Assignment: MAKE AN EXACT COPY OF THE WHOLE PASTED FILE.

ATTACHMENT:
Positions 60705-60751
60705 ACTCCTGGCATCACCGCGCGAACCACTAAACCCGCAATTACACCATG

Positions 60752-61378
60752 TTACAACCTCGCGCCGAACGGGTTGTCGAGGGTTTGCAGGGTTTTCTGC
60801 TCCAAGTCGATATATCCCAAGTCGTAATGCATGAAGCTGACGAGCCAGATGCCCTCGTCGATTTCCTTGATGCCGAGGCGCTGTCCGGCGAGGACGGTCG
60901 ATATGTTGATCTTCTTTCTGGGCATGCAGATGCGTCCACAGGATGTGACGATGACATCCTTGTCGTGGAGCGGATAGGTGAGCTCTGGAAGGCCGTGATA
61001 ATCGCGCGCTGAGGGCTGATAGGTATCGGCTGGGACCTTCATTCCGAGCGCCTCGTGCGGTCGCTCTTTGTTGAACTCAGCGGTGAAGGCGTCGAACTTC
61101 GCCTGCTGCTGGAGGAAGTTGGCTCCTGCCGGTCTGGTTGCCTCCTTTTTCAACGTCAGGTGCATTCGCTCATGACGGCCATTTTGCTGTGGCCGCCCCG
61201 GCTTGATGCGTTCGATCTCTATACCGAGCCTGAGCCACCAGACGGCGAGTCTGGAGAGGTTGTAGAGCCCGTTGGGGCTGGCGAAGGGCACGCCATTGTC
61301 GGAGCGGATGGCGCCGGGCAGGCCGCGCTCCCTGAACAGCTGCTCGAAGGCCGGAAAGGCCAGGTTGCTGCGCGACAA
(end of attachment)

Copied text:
Positions 60705-60751
60705 ACTCCTGGCATCACCGCGCGAACCACTAAACCCGCAATTACACCATG

Positions 60752-61378
60752 TTACAACCTCGCGCCGAACGGGTTGTCGAGGGTTTGCAGGGTTTTCTGC
60801 TCCAAGTCGATATATCCCAAGTCGTAATGCATGAAGCTGACGAGCCAGATGCCCTCGTCGATTTCCTTGATGCCGAGGCGCTGTCCGGCGAGGACGGTCG
60901 ATATGTTGATCTTCTTTCTGGGCATGCAGATGCGTCCACAGGATGTGACGATGACATCCTTGTCGTGGAGCGGATAGGTGAGCTCTGGAAGGCCGTGATA
61001 ATCGCGCGCTGAGGGCTGATAGGTATCGGCTGGGACCTTCATTCCGAGCGCCTCGTGCGGTCGCTCTTTGTTGAACTCAGCGGTGAAGGCGTCGAACTTC
61101 GCCTGCTGCTGGAGGAAGTTGGCTCCTGCCGGTCTGGTTGCCTCCTTTTTCAACGTCAGGTGCATTCGCTCATGACGGCCATTTTGCTGTGGCCGCCCCG
61201 GCTTGATGCGTTCGATCTCTATACCGAGCCTGAGCCACCAGACGGCGAGTCTGGAGAGGTTGTAGAGCCCGTTGGGGCTGGCGAAGGGCACGCCATTGTC
61301 GGAGCGGATGGCGCCGGGCAGGCCGCGCTCCCTGAACAGCTGCTCGAAGGCCGGAAAGGCCAGGTTGCTGCGCGACAA